Jan 13, 2017

Visualizing Networks of Philosophical Influence

A recent piece in Daily Nous, A Visualization of Influence in the History of Philosophy, highlights a new visualization project for figures in the history of philosophy - Philosopher's Web, created by Grant Louis Oliveira.  I'll lay my proverbial cards on the table with this one immediately.

While the project has a very worthwhile goal, and could provide a much needed resource, in its present form it is highly inadequate as what it purports to be, for reasons I'll discuss below.  Worse, precisely because of its serious flaws, and because it is being presented as merely "incomplete" but on the whole a decent visualization, it will end up providing in some cases - and reinforcing in others - mistaken conceptions about the history and contemporary state of philosophy.

The crux of the problem is that ALL - yes all - of the information used in the project comes from one online source, English-language Wikipedia entries on philosophers.  Actually, it all comes from one section of those Wikipedia pages, the one summarizing "influence".  This isn't something new, by the way.  A precursor visualization project - Simon Raper's Graphing The History of Philosophy - did precisely the same in relying solely on English-language Wikipedia entries, and generated a visualization roughly on par in terms of its inadequacy to Oliveria's

Jan 4, 2017

New Online Course - World Views And Values

One of the popular online courses I designed and taught several years back - while still working in traditional academia - was World Views and Values.  Intended primarily for transfer and degree-completion students, it was described as more or less an Intro to Philosophy course.

I was given considerable latitude in designing the course, so I decided to center it around a set of key thinkers and texts that my students were unlikely to have encountered previously - and perhaps would not as their studies proceeded - but whose ideas they would find enriching to read and think about.  I also created over 50 lecture videos for my students, and uploaded them into YouTube.

Viewers have been leaving comments expressing wishes that they could enroll in that course for several years (and those videos, to date, have had close to 50,000 views).  So, as we started building out our ReasonIO online academy, I decided to make World Views and Values one of the first classes I moved to that new platform.  So now, anyone anywhere in the world can enroll and work through the same course my online college students took and enjoyed.  And right now - for the month of January - we're offering a special coupon for enrollment at a preferred price of $39.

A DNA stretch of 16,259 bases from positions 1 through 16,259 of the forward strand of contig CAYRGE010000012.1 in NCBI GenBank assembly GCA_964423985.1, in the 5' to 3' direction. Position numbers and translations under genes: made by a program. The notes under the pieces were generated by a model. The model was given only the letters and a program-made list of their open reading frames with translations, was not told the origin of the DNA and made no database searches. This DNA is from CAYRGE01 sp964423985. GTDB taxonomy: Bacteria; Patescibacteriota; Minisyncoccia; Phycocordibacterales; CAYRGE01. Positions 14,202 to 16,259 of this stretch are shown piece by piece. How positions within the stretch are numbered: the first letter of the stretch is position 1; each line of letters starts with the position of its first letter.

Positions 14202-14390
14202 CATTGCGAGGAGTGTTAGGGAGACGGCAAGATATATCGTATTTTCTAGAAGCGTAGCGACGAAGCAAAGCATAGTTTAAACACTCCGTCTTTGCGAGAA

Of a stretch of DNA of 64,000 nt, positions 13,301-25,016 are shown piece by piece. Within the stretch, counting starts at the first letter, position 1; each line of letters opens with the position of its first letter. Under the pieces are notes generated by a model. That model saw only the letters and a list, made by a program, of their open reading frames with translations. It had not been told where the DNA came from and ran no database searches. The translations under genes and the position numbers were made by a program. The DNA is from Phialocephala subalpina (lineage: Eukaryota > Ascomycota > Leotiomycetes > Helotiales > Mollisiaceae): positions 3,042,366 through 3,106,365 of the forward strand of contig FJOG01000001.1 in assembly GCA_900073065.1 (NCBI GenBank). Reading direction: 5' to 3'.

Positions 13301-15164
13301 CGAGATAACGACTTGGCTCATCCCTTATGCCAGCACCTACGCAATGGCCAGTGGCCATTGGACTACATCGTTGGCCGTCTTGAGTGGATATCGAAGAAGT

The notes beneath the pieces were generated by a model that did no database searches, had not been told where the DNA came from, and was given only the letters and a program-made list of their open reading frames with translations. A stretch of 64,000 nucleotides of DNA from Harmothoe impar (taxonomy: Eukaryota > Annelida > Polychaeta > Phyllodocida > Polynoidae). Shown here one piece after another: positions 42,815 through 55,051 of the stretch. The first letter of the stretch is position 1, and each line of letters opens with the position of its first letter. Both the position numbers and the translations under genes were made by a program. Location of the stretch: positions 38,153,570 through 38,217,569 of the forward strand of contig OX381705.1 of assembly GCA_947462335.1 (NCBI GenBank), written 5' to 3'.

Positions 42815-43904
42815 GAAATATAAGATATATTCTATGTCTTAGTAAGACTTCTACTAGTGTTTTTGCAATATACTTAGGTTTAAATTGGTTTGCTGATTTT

Dec 18, 2016

Philosophy As A Way Of Life - Who Else Besides Hadot?

One of the areas I work in as a professional philosopher is Stoic philosophy. Up to this point, I've admittedly published relatively little in traditional academic formats about Stoicism, but I regularly write, speak, and produce content about Stoicism in more popular and public settings.  Currently, I also edit an important forum for modern interpretations, discussion, and application of Stoic philosophy, Stoicism Today.  Though I'm not an orthodox Stoic, but rather an avowed eclectic, I draw upon and apply Stoic insights, practices, and techniques, not only in my own life, but also with clients in my philosophical counseling practice.

As a result, I move in quite a few circles that consist of other people who are interested in Stoicism.  That's actually something I'm very happy and grateful about - that I get to engage in conversations, not just with fellow academics, but with all sorts of people about philosophy.  Sometimes this takes place at an introductory level, but often the people I get into discussions with have developed an admirably extensive grasp of Stoic literature and doctrine.  The people drawn to Stoicism very often are interested in applying it - it putting it to work, and thereby also putting it to the test.  That is because, to use the phrase the Pierre Hadot so famously popularized, Stoicism is the sort of theory or doctrine that we can call "philosophy as a way of life."

I get asked about Hadot - and about this conception of "philosophy as a way of life" - a lot.  And I have to admit that, at times, I can be a bit brusque or dismissive in my replies, particularly when the assumption seems to be that this realization (that philosophy is meant to be lived and practiced) is something radically new, that until Hadot (or even better, Foucault) came along to reveal this feature of ancient philosophy to us, we late modern philosophers were all in the dark about this.  So here, I'd like to provide a reply at length to an interlocutor who was asking me about that topic - "philosophy as a way of life".

Dec 12, 2016

10 Famous Lines By Philosophers You Should Definitely Read

Every once in a while, a philosopher comes up with a great line, a saying that for one reason or another "sticks", so well that many - even most - of the people who employ the saying couldn't tell you which work the quip came from.  Why is that?  In most cases, it is because they haven't read that philosopher's work, or perhaps anything by that philosopher.  They just know - or rather, think they know - that the philosopher said it.  And it sounds cool, or apropos, or at least relevant.